Top Dem Candidates Are at Odds With Voters on Education Priorities

Top Dem Candidates Are at Odds With Voters on Education Priorities
AP Photo/John Bazemore

Although education policy is already taking a prominent role on the 2020 campaign trail, there appears to be a disconnect between Democratic voters and the party’s top-tier presidential candidates. What matters most to those candidates, judging by their proposals and debating points, is college debt. But a recent RealClear Opinion Research poll shows that higher education is nowhere to be found among the top education priorities for voters.

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Candidates have grabbed headlines with their ambitious debt relief plans. Bernie Sanders is promising to cancel all student debt. Elizabeth Warren’s plan would cancel debt for millions of lower- and middle-class Americans and provide some debt relief for high earners as well. Joe Biden’s more modest plan calls for increasing Pell Grants and for reducing the minimum monthly payment amounts on income-based loan repayment plans by more than half.

Student loan debt is a major problem, totaling some $1.5 trillion. But RealClear’s poll suggests that voters are more concerned about improving K-12 education and school safety, and preparing students for the workforce.

When asked how important it is that the K-12 public system prepare students to “read and write,” “be good citizens,” “stay safe from violence and physical harm,” “enter the workforce,” “have knowledge of American history,” “think critically,” “vote,” “be free thinkers,” “be curious,” “respect America,” “be happy,” or “compete globally,” registered voters ranked all of the above goals as more important than preparing students to “go to college.”

Preparing students to read and write is voters’ top priority, and evidence shows that voters have reasons to be concerned about this issue. In October, the 2019 National Assessment of Educational Progress, otherwise known as the “Nation’s Report Card,” was released, producing general gasps of horror in the education world and beyond. The report showed that only 34% of eighth graders in the U.S. are at or above proficiency levels for their grade in math and reading. “The results are, frankly, devastating,” said U.S. Education Secretary Betsy DeVos.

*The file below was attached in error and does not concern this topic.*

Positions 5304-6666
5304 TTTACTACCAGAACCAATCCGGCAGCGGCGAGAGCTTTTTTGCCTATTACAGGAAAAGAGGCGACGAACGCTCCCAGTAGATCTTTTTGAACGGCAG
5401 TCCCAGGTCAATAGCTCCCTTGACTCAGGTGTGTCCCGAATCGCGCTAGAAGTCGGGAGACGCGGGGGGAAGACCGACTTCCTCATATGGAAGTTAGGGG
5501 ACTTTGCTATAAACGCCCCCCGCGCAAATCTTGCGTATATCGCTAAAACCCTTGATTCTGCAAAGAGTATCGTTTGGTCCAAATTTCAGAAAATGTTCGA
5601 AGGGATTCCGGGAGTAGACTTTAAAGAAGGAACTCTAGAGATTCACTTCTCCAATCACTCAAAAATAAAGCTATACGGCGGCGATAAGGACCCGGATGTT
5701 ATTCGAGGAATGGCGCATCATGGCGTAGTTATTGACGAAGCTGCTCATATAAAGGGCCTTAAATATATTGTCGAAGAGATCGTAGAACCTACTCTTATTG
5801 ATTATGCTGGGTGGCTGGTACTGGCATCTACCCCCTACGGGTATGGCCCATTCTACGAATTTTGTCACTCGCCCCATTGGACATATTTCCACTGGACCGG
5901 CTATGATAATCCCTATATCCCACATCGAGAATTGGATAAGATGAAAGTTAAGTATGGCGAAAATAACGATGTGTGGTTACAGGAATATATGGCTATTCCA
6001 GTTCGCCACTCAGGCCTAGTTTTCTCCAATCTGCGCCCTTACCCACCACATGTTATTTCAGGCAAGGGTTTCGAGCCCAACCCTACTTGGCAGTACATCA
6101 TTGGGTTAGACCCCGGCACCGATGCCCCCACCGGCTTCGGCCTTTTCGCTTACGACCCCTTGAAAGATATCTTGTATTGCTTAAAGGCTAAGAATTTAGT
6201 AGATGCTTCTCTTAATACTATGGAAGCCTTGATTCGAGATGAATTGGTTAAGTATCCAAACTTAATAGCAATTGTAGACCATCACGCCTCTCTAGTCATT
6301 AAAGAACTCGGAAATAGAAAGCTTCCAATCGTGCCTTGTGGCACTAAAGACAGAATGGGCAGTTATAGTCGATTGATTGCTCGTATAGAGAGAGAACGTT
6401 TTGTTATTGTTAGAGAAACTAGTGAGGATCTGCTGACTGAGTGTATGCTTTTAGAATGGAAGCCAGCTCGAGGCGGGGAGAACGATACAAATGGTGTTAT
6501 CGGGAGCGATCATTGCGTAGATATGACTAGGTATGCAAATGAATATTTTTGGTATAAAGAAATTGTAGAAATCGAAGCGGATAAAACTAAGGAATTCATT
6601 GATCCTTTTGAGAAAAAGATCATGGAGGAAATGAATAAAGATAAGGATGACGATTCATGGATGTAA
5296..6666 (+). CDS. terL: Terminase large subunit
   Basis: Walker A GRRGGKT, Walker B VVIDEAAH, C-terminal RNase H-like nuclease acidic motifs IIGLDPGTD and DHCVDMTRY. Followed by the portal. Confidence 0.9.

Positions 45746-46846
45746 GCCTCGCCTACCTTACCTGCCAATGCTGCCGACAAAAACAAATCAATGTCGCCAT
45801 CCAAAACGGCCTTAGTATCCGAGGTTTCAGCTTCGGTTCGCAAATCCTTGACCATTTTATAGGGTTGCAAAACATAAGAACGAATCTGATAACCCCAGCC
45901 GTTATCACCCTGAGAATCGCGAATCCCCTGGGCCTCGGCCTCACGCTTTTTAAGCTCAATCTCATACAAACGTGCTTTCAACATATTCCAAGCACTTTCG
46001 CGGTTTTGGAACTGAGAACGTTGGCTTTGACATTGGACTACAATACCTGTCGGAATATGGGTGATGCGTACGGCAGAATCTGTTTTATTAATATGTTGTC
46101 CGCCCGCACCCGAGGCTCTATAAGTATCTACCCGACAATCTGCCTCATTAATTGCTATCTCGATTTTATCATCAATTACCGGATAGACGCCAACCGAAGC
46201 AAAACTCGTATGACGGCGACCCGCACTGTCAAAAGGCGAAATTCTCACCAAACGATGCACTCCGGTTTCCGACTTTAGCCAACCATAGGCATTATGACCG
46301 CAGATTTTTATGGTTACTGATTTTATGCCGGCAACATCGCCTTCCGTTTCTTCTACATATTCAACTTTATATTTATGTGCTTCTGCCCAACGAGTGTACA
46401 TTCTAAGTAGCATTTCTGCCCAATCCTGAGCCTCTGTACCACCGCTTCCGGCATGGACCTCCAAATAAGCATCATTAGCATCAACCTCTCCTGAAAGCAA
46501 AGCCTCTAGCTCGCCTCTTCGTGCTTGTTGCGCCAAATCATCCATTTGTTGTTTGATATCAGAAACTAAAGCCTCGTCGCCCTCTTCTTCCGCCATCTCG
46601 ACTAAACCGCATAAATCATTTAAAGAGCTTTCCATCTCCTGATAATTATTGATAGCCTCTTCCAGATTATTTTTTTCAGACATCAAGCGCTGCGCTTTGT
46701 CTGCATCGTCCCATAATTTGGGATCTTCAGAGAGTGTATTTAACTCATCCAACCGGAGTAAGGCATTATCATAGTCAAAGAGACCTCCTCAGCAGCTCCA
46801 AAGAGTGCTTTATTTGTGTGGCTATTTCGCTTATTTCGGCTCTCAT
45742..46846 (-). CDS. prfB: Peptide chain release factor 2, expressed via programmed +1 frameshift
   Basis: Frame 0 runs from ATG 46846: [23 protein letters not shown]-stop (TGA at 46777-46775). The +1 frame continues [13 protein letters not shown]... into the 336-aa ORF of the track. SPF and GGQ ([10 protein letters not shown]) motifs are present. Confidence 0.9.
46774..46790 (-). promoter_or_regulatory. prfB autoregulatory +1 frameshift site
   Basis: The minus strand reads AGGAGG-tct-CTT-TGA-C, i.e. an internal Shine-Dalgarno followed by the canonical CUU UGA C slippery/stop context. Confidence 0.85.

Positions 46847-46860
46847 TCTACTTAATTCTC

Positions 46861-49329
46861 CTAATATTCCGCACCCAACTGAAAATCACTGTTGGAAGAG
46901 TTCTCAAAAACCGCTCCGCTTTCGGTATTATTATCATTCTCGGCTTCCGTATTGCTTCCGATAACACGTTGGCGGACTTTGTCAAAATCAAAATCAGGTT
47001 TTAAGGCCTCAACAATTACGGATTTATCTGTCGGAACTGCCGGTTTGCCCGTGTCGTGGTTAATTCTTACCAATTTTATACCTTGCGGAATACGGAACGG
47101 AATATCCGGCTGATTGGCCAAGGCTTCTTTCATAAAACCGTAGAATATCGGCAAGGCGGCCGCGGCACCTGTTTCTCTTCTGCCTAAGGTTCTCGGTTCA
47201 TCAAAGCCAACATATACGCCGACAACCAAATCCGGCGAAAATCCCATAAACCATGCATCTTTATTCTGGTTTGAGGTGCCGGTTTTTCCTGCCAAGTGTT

Education has long remained near the top of Democratic voters’ priorities. In 1999, they ranked education number one; this year, it was number two, just behind health care. For Democratic presidential candidates, the alarming results of the Nation’s Report Card add weight to the voter concern about reading and writing that our poll reveals.

Today, American voters are deeply divided along partisan lines, but their negative assessment of the K-12 system is a notable piece of common ground. “One of a few areas that Democrats and Republicans can agree on these days are their views related to the state of education in the United States,” said John Della Volpe, who designed and directed the RealClear poll. “51% of Republicans and 55% of Democrats rate American education as ‘only fair’ or ‘poor.’”

Americans’ dissatisfaction with the traditional education system is fueling the nation’s ongoing debate over school choice — another important campaign issue. Leading Democrats are increasingly opposed to charter schools and voucher programs. But our poll indicates that registered voters support school choice by a margin of 68% to 22%. This puts the candidates at odds with many of their own voters.

Teacher unions make up a powerful part of the Democratic base, which helps explain why well-funded candidates find themselves at odds with voter sentiment on school choice. If candidates acknowledge the failures of the current system, or if they support school-choice policies, they risk the wrath of a special interest group that wields formidable power.

So what can Democratic candidates do? One time-tested campaign strategy is to simply throw more money at the problem. Sanders and Biden have promised massive new education spending. Elizabeth Warren has promised more still — hundreds of billions in increased spending and an end to all federal funding for charter schools.

Yet there’s little evidence that more money alone is the answer. The U.S. already spends considerably more per student than almost every other nation in the world ($16,268 as of 2014), but still lags behind most other developed nations in academic performance.

Our K-12 system just received an abysmal Report Card. Meanwhile, voters say simply preparing students to read and write is their top educational priority. The relative silence of leading 2020 presidential candidates on school performance — as compared to, say, student loan debt — indicates there is a priority gap between candidates and voters.

That priority gap may be at least partly class-based. Polls show that college-educated Democrats have vastly more trust in government competence than do less educated Democrats. In other words, the elite, highly educated Democrats who often write campaign platforms may simply be out of touch with rank-and-file voters.

Since the Nation’s Report Card indicates we are failing at something that voters say is a top priority, I wonder if the current presidential candidates are missing an opportunity to connect with voters on one of the issues those voters prioritize most — improving the quality of public education.

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